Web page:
Richard N. Hess, MD, FACS
What is carpal tunnel syndrome?
Carpal tunnel syndrome is the name for a group of problems that includes numbness, tingling, weakness, or pain in your wrist or hand. It's a very common condition that happens when a nerve in your wrist becomes squeezed.
The carpal tunnel is a narrow opening between the bones in your wrist and the ligament that holds them together. A nerve, called the median nerve, runs from your lower arm through the carpal tunnel and into your hand. This nerve provides feeling to your thumb and first three fingers. It also helps you move your thumb.
Tendons also run from your lower arm, through the carpal tunnel, and into your hand. The tendons connect your finger bones to muscles in your arm, so you can bend your fingers.
If the tendons become swollen or irritated inside the carpal tunnel, they may press on the nerve. The squeezed nerve may not work well, which can lead to numbness, weakness, and other symptoms of carpal tunnel syndrome.
What causes carpal tunnel syndrome?
In certain cases, the cause of carpal tunnel syndrome is unknown. But it usually happens from a combination of things that affect the structures in your wrist, such as:
- Injury to your wrist that causes swelling, such as a sprain or broken bone
- Health conditions that can affect your nerves, joints, or other parts of your wrist, for example:
- Rheumatoid arthritis.
- A cyst or tumor in your wrist.
- Changes in certain hormones, which may cause swelling from extra fluid in your body. Examples include an underactive thyroid gland (hypothyroidism), pregnancy and menopause.
- Problems with the way your wrist is formed.
- Doing the same wrist and hand movements over and over, such as:
- Assembly line work.
- Carpentry or using tools that vibrate.
- Knitting, gardening, or sports, such as golf.
Researchers aren't sure whether long-term typing or computer use leads to carpal tunnel syndrome.
Who is more likely to develop carpal tunnel syndrome?
Carpal tunnel syndrome usually happens only in adults. You're more likely to develop it if you:
- Are a woman. Women are three times more likely to have carpal tunnel syndrome than men.
- Have a health condition that may affect structures in your wrist.
- Do activities with repeated hand motions.
- Have had a wrist injury.
- Have a close relative who has had carpal tunnel syndrome, such as a parent, brother or sister.
What are the symptoms of carpal tunnel syndrome?
You may feel numbness, tingling or burning in your fingers, especially in your thumb, index, and middle fingers. Symptoms often affect both hands.
In the early stages, symptoms usually:
- Start slowly in your dominant hand (the one you write with)
- Happen at night if you sleep with your wrists bent
As symptoms get worse, you may notice:
- Tingling, pain, or weakness with certain activities, such as driving or holding a phone
- Difficulty grasping or holding small things
- Feeling like your fingers are swollen when they're not
Without treatment, you could lose feeling in some fingers and have permanent weakness in your thumb. But early diagnosis and treatment can help prevent lasting damage.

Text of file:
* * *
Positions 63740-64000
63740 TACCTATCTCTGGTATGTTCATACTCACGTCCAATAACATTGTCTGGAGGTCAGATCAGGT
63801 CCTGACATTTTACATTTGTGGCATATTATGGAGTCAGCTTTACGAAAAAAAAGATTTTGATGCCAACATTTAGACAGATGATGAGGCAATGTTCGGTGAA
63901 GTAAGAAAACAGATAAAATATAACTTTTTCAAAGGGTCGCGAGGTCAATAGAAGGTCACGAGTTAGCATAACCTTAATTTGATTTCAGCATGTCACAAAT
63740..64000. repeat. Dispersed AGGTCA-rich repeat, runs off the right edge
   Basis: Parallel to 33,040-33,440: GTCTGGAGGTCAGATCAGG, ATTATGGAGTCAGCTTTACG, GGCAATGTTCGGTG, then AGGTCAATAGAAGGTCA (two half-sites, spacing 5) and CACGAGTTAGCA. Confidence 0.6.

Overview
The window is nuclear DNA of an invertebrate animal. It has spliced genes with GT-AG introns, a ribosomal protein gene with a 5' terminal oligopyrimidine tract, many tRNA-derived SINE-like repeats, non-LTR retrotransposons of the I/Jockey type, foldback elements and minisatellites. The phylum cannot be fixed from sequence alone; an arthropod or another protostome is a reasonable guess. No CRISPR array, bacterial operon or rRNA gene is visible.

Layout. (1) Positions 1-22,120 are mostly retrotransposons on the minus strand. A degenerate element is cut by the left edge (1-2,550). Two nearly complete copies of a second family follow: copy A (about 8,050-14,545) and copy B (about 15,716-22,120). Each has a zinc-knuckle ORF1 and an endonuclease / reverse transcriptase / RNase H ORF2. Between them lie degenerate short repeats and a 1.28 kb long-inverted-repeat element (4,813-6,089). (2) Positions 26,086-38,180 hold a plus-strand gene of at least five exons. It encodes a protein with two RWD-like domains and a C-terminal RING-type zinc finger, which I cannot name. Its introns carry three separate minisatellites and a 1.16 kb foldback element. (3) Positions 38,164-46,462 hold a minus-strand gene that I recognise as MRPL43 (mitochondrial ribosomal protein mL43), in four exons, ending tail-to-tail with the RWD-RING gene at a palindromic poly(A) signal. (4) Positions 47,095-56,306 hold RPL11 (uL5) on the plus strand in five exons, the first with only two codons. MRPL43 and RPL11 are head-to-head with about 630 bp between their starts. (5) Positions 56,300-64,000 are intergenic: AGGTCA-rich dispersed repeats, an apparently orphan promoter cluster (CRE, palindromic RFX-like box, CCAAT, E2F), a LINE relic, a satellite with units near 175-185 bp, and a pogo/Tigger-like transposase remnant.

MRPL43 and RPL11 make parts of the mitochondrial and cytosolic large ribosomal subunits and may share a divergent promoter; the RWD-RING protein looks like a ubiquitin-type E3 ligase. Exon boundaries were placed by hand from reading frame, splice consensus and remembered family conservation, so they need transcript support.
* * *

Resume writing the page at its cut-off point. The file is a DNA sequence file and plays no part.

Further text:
How is carpal tunnel syndrome diagnosed?
To find out if you have carpal tunnel syndrome, your health care provider will:
- Ask about your medical history
- Ask about your family health history
- Do a physical exam
- Order tests if needed, such as:
- Lab tests to look for diseases that may damage nerves
- X-rays to look for broken bones or arthritis
- Tests to measure the electrical activity in your nerves and muscles
- Ultrasound to check the nerve in the carpal tunnel
What are the treatments for carpal tunnel syndrome?
It's easier to treat carpal tunnel syndrome early on, so you should start treatment as soon as possible. Your provider will first treat any health conditions you have that may cause your symptoms. The next step would be treatments for carpal tunnel syndrome. They may include:
- Wrist splints (usually worn at night).
- Medicines to reduce swelling and pain:
- Over-the-counter pain relievers, such as aspirin, ibuprofen, and naproxen sodium.
- Prescription steroids, either pills or an injection (shot) into your wrist.
- Other therapies (complementary and integrative medicine). Research shows that yoga may help with pain and weakness. Some people may find acupuncture and chiropractic care helpful, but research hasn't shown that these therapies can improve carpal tunnel syndrome. If you want to try other therapies, talk with your provider first.
- Surgery to make more space in the carpal tunnel. Surgery may be an option if your symptoms are severe and other treatments don't work. It involves cutting the wrist ligament to take pressure off the nerve. Recovery may take months. Carpal tunnel syndrome rarely comes back after surgery, but mild symptoms may last.
Can carpal tunnel syndrome be prevented?
You may help prevent carpal tunnel syndrome if you protect your wrists:
- Use good posture to keep your wrists in a natural position.
- Keep your hands warm to keep your muscles flexible. Fingerless gloves may help.
- Take work breaks and vary your tasks.
- Stretch and exercise your hands and wrists.
- Organize your workspace and tools to reduce strain on your hands and wrists.
NIH: National Institute of Neurological Disorders and Stroke
—Source: U.S. National Library of Medicine, MedlinePlus
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